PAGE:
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House panels launch probe into massive cyberattack that breached federal agencies

House panels launch probe into massive cyberattack that breached federal agencies
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Two key House panels on Thursday announced a joint investigation into the massive cyberattack that hit multiple federal agencies, in what may be one of the most damaging digital intrusions in years.

Homeland Security Committee Chairman Bennie ThompsonBennie Gordon ThompsonLobbying world Hillicon Valley: Biden gives TikTok and WeChat a reprieve | Colonial Pipeline CEO addresses Congress again | Thomson Reuters shareholders want review of ICE ties Colonial Pipeline may use recovered ransomware attack funds to boost cybersecurity MORE (D-Miss.) and Oversight and Reform Committee Chairwoman Carolyn MaloneyCarolyn MaloneyHow ERA is good for the economy Wray suggests limits on FBI social media tracking a 'lesson learned' after Jan. 6 Trump, allies pressured DOJ to back election claims, documents show MORE (D-N.Y.) informed top intelligence officials that they will be investigating the breach of SolarWinds systems, which then led to the Commerce and Treasury departments falling victim to the intrusions. 

The State Department, Department of Homeland Security and the National Institutes of Health were also impacted in the breach, according to The Washington Post, and the list is growing. 

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“Our Committees are seeking information related to the apparent, widespread compromise of multiple federal government, critical infrastructure, and private sector information technology networks,” the chairs wrote in a letter to the leaders of the FBI, Director of National Intelligence (DNI) and the Department of Homeland Security (DHS).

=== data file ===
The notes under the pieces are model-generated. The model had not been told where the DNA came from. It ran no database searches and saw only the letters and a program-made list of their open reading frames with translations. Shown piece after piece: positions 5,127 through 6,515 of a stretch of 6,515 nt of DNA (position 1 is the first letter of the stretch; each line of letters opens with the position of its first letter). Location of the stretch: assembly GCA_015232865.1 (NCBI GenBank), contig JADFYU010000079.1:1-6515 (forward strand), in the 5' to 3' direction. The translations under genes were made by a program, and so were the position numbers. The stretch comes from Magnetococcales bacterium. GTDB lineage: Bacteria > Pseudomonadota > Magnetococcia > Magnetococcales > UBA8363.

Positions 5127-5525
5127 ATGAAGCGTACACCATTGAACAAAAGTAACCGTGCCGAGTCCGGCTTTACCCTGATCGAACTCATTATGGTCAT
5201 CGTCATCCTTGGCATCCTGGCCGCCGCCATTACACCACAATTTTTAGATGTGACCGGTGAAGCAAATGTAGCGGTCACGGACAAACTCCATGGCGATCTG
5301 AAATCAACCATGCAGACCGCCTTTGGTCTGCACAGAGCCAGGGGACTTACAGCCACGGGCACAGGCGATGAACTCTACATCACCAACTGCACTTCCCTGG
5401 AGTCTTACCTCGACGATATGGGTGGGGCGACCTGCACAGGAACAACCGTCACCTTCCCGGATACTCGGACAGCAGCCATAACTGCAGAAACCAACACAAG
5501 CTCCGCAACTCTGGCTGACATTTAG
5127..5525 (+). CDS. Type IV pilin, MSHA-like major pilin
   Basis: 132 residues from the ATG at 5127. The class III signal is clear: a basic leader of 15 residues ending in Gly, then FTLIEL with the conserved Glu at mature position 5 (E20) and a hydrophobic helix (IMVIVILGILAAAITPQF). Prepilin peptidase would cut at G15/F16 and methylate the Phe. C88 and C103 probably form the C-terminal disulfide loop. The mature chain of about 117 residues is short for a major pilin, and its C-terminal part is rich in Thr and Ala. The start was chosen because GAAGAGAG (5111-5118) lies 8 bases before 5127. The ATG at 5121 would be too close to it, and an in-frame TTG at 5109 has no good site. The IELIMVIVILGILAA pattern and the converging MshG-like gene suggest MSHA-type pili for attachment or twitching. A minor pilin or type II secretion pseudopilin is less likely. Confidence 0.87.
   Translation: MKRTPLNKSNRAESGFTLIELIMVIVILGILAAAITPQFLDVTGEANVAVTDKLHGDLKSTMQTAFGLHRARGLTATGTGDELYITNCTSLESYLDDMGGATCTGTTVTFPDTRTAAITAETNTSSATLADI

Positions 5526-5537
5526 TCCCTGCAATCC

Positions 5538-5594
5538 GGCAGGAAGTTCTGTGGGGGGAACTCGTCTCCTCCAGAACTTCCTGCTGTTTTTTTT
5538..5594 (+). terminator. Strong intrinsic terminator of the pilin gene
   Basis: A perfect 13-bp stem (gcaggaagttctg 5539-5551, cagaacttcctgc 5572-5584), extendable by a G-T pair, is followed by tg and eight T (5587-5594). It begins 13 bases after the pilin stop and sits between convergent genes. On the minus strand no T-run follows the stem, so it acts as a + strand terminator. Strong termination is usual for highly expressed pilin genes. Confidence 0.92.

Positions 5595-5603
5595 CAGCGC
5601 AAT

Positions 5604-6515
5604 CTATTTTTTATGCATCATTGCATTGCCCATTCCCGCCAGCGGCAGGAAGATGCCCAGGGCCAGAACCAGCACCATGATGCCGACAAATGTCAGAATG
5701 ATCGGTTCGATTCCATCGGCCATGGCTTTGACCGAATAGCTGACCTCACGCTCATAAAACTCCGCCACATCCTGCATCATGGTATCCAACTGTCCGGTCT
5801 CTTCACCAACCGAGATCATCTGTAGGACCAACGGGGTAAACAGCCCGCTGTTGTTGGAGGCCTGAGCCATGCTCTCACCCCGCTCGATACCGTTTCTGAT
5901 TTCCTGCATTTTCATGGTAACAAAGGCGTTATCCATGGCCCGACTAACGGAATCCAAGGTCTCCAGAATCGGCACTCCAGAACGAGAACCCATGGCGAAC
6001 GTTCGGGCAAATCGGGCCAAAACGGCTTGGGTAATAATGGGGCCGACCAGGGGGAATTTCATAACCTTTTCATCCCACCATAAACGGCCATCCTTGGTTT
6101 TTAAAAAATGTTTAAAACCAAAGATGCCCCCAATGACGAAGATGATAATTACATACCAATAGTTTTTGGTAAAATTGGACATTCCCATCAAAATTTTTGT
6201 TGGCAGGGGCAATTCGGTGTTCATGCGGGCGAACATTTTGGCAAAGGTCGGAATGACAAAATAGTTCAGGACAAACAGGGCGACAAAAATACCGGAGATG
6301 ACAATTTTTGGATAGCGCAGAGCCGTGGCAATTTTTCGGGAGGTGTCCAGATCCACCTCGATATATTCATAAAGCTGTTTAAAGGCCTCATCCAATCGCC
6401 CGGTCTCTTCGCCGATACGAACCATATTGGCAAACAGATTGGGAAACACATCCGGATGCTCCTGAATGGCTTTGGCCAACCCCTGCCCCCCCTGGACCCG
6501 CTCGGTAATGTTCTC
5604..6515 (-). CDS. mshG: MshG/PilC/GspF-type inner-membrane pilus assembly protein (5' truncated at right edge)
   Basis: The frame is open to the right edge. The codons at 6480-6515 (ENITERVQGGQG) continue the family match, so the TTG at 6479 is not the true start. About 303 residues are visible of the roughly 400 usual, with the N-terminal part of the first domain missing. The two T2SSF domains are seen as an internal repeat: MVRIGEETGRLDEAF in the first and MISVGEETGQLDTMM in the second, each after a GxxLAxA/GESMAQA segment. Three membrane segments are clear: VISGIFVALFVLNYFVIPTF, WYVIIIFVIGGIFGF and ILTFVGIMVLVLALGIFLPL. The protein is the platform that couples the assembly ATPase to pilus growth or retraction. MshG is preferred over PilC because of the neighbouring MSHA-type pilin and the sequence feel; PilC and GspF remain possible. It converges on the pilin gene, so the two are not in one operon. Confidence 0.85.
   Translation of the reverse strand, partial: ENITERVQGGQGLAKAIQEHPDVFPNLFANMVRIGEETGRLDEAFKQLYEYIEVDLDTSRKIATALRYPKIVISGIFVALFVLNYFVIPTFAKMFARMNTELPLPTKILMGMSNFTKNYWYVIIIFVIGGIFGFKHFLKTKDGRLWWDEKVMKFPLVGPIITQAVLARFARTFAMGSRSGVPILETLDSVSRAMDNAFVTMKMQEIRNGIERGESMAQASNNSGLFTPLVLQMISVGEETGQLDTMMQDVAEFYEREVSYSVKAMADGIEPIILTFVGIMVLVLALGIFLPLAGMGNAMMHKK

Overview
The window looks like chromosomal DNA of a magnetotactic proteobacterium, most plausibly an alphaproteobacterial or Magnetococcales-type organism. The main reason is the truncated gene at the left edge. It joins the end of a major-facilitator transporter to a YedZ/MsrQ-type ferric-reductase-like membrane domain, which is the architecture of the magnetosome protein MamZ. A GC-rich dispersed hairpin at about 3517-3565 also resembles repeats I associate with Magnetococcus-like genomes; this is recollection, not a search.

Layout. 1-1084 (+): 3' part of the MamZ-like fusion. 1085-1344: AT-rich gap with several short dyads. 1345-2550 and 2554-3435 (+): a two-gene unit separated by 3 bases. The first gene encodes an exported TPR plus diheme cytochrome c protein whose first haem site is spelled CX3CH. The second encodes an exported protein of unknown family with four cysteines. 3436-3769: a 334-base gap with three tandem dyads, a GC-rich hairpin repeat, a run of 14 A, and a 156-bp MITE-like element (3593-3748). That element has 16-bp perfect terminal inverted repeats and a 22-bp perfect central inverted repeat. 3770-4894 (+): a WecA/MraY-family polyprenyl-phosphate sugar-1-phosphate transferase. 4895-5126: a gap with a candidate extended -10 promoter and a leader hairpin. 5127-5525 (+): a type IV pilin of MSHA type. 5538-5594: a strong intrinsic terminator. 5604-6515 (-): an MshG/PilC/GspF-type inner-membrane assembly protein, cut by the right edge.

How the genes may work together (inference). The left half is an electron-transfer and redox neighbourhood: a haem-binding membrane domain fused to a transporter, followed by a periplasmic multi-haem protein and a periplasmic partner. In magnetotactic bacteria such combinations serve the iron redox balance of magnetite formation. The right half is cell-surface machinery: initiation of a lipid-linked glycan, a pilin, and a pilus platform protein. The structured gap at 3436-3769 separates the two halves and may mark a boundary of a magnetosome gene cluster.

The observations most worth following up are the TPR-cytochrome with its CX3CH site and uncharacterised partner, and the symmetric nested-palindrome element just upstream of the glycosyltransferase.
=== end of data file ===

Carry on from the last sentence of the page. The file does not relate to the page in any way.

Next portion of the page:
“While investigations and technical forensic analyses are still ongoing, based on preliminary reporting, it is evident that this latest cyber intrusion could have potentially devasting consequences for U.S. national security,” it reads.

Some reports have suggested that hackers working for Russia were monitoring the email traffic at Treasury and Commerce departments. Moscow has denied involvement in the intrusions.

DHS's Cybersecurity and Infrastructure Security Agency (CISA) issued a rare emergency directive this week that orders federal agencies to “disconnect or power down SolarWinds Orion products … from their network[s].”  

The full impact of the hack is still being assessed.  

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The two committees are asking FBI Director Christopher Wray, DNI John RatcliffeJohn Lee RatcliffeFive things to know about the new spotlight on UFOs Extraordinary explanations for UFOs look increasingly plausible Sunday shows preview: US hails Israel-Hamas cease-fire; 'vast differences' remain between Biden, GOP on infrastructure MORE and acting Homeland Security Secretary Chad WolfChad WolfLawmakers slam DHS watchdog following report calling for 'multi-year transformation' Intel heads to resume worldwide threats hearing scrapped under Trump Sunday shows preview: Democrats eye passage of infrastructure bill; health experts warn of fourth coronavirus wave MORE for a classified briefing on Friday about the hack and the extent of its fallout. 

FireEye, a major cybersecurity firm, was also hacked and it uncovered, through its own probe, that SolarWinds was hit in the intrusion.

SolarWinds, which makes network management software, represents a long list of big-name clients, from the White House and various federal agencies, to major banks and Fortune 500 companies.